You can also resort to dynamic SQL to pass parts of the filtering as a literal and part of the filtering as a parameterized query. More on that here.

Estimates

The one issue with the plan that uses the filtered index is that the query estimates are way higher than the actuals:

enter image description here

You could resolve these estimates by creating / changing the filtered index so that it has ActivityTypeCode as one of the key columns instead of ActivityId.

CREATE INDEX IX_StateCode_ActivityID_ActivityTypeCode_Filtered_1_B 
ON dbo.Activities(StateCode,ActivityTypeCode) 
INCLUDE(ActivityId) 
WHERE ActivityTypeCode = 1;

This is only true when also filtering on StateCode.

I was not able to create custom statistics or get sql server to use custom statistics to fix this. There might be a way to do this without having to change the index


Filtered index < - > regular index(es)

To my eyes, all 97 indexes could be dropped and replaced with one index on just StateCode (since ActivityID is the primary key and is already included as a hidden column). My question is: Is there any reason why I would want to keep multiple filtered indexes?

Assumptions

Lets assume that the queries can leverage the filtered indexes and that the ActivityTypeCode is included in the index.

The indexes

Proposed index by OP

CREATE INDEX IX_StateCode
ON dbo.Activities(StateCode);

This index seems strange to me, if you are only filtering on StateCode, why would the filtered indexes on ActivityTypeCode even exist?

Which is why we will focus on two other indexes in this example:

CREATE INDEX IX_StateCode_ActivityTypeCode
ON dbo.Activities(StateCode,ActivityTypeCode);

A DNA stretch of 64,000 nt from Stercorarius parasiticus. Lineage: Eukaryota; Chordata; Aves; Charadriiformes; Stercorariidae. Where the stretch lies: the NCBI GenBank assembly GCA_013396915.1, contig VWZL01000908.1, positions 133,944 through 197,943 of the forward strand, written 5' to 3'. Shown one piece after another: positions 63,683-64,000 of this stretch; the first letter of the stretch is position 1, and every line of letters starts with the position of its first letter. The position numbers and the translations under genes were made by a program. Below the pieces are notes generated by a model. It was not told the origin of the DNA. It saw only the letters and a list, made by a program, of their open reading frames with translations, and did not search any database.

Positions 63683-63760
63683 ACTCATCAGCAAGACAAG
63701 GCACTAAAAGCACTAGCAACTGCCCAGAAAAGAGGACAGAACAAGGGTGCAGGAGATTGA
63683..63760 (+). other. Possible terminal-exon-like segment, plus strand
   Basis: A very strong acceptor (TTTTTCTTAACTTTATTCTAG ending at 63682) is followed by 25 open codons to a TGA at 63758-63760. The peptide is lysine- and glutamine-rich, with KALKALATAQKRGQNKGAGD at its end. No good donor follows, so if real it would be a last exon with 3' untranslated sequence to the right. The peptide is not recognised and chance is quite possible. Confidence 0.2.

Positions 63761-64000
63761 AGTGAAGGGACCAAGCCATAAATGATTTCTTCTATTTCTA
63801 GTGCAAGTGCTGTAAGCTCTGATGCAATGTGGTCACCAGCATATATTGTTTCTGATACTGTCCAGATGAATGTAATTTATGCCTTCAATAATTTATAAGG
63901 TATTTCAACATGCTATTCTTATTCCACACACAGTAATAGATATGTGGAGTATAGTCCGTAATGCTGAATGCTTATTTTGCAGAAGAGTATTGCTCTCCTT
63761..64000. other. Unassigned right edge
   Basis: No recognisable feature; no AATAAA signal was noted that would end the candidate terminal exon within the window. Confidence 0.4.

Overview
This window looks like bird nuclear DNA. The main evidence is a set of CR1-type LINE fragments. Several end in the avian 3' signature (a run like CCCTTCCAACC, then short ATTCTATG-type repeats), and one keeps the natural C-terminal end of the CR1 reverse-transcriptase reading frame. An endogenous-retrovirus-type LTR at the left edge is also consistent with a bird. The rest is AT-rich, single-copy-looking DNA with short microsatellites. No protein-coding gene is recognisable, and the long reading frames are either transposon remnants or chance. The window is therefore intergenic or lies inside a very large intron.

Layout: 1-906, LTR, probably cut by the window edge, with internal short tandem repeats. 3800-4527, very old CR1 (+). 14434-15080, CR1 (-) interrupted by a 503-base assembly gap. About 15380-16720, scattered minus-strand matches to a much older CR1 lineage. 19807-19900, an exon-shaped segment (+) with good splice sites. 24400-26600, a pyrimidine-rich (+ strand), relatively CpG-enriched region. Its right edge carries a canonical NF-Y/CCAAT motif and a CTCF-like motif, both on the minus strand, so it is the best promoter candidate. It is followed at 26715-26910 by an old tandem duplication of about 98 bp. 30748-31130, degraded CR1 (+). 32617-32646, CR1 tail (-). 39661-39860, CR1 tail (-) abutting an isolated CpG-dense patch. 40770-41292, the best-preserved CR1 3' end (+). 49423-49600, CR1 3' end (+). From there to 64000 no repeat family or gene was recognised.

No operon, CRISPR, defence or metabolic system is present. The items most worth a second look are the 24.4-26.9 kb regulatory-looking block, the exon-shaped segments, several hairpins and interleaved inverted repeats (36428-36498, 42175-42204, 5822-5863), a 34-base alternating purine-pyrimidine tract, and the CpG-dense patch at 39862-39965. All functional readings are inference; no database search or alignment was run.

CREATE INDEX IX_ActivityTypeCode_StateCode
ON dbo.Activities(ActivityTypeCode,StateCode);

The space used

EXEC sp_spaceused 'dbo.Activities'

name        rows                    reserved    data        index_size  unused
Activities  13000001                1819584 KB  527936 KB   1260992 KB  30656 KB

Testing

Filtering on StateCode & ActivityTypeCode

Running the query that used the filtered index earlier:

EXEC SP_EXECUTESQL N'SELECT StateCode,ActivityId 
                     FROM dbo.Activities 
                     WHERE ActivityTypeCode = @P1 and StateCode = @P2
                     OPTION(RECOMPILE)',N'@P1 INT, @P2 int',@P1=1,@P2=2

The new index is used and the estimates are correct.

enter image description here

We saw earlier that the estimated for the filtered index were ~4M rows for these specific parameters. This could have been circumvented by creating a new index

Filtering only on ActivityTypeCode

When only filtering on ActivityTypeCode it starts to get interesting

EXEC SP_EXECUTESQL N'SELECT StateCode,ActivityId 
                     FROM dbo.Activities 
                     WHERE ActivityTypeCode = @P1
                     OPTION(RECOMPILE)',N'@P1 INT',@P1=1

The non filtered index is used

enter image description here

While in theory, the entire filtered index could be scanned without having to apply any filtering: enter image description here

And both estimated rows are correct.

Even when filtering on the parameter that should return +4M rows @P1=2 the non filtered index + seek is chosen.

enter image description here

This is due to the estimated rows and the index seek <-> scan tipping point.

When adding 4M extra rows, the scan is chosen.

enter image description here

If it comes down to this, I would be fine with dropping the filtered indexes and using the regular indexes specified above. But again, this is based on one query on own test data. More details would be needed to get an answer closer aligned with your dataset & workload.

What does the testing tell us?

The testing results only gives us information about my own tests and my own queries.

Some takeaways are that:

  • the size of the filtered indexes is not going to be higher than regular indexes. Managing these will be harder, what if new values are added that have no filtered index
  • There are cases when you cannot use filtered indexes, such as parameterization
  • If you are using literals / OPTION(RECOMPILE) you will be able to use filtered indexes and might get better query plans at the cost of recompilations
  • You should at include the column in the filtered index & watch out for wrong estimates

The rest is up to you to figure out.

  • Awesome reply. Thanks so much for your help. I'll be making changes in a non-production environment first but the investigation I've seen so far doesn't show any benefit. – Ken Aug 14 at 16:02
  • @Ken no problem! Glad it helped :) – Randi Vertongen Aug 14 at 19:39